E-commerce live streaming is a great opportunity for brands to promote their products to the Chinese audience. It’s especially true to foreign products and brands, as consumers can see better and trust the company after seeing a live stream with their favorite influencer. It’s a tool of 2022 and it’s definitely not going anywhere, so it’s best to use the opportunity to generate sales and raise brand awareness in the Chinese market.

We are a China marketing agency with more than 10 years of experience. We worked with over 600 brands from different sectors and we have the experience and know-how you need in China. We collaborate with many top influencers and live streamers in the Chinese market and we can help you select the ones most suitable for your brand.

Apart from live-streaming, we also offer many different services, such as market research, web design, localization, branding, e-reputation, Baidu SEO, social media accounts set-up, online reputation management, influencer marketing, and many more.

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We invite you to leave us a comment or contact us to discuss your next project in China. We offer a free discovery consultation with our expert, that will learn about your needs and advise you on the best strategy for your sector in China. Let’s keep in touch!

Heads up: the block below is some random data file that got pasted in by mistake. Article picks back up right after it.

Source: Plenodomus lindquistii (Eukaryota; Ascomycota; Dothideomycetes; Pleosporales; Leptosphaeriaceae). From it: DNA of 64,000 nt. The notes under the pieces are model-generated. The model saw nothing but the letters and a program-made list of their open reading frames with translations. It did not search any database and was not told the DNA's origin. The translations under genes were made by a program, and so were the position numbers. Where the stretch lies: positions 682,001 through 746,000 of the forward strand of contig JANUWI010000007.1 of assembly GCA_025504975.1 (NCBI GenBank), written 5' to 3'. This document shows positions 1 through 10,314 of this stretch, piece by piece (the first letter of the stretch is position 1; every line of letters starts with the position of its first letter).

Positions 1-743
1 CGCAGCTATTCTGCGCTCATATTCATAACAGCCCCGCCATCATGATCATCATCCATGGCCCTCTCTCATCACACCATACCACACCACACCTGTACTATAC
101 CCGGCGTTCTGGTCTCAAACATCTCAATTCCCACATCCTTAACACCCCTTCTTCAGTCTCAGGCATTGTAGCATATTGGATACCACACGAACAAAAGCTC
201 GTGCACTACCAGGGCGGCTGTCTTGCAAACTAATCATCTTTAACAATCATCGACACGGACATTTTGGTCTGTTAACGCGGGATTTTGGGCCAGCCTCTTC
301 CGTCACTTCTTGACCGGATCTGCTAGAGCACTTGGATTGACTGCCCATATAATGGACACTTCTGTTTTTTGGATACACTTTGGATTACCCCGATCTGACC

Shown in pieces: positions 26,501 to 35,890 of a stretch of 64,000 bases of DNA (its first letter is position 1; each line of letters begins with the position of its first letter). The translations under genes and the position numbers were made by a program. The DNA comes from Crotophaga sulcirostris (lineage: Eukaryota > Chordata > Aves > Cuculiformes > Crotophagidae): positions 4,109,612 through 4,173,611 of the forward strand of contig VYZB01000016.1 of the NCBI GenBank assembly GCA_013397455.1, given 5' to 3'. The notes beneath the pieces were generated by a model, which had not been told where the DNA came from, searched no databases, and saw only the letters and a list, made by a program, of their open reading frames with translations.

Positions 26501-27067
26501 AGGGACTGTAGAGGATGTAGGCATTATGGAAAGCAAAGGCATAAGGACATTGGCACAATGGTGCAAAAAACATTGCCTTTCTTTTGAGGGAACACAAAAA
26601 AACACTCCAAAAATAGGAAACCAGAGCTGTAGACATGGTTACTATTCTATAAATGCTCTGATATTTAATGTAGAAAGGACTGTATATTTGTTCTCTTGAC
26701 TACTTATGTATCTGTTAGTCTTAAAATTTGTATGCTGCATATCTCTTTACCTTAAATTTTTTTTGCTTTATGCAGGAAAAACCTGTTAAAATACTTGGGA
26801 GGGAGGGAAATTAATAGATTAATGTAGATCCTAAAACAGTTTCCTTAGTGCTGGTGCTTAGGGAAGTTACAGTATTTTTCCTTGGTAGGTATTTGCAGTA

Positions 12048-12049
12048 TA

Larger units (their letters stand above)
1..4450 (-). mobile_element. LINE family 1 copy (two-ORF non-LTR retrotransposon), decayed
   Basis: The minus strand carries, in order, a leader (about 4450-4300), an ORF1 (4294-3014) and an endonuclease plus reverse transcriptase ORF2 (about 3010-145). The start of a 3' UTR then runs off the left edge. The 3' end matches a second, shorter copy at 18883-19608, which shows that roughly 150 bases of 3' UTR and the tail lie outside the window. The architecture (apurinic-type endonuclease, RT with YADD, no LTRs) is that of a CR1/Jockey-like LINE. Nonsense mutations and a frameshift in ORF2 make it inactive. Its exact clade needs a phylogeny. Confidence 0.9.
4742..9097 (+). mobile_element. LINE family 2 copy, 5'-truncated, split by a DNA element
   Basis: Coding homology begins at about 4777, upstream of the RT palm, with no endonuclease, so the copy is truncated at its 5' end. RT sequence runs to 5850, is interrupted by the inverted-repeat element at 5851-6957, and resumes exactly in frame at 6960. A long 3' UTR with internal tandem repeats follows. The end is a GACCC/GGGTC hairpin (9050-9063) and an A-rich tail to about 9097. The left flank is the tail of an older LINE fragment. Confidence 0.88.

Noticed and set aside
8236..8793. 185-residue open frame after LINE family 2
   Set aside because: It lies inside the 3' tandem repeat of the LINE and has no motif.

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  1. A 5 stars article , congrats
    China on Saturday established a mechanism allowing it to restrict the activities of foreign companies the day after Washington announced the ban on downloading TikTok and WeChat from Sunday, further escalation in the standoff with Beijing over the comes out of both applications.

    China’s list of “untrusted entities” – whose names of targeted foreign companies have not been made public – includes potential sanctions ranging from fines to restriction of activities or entry of equipment and personnel into China.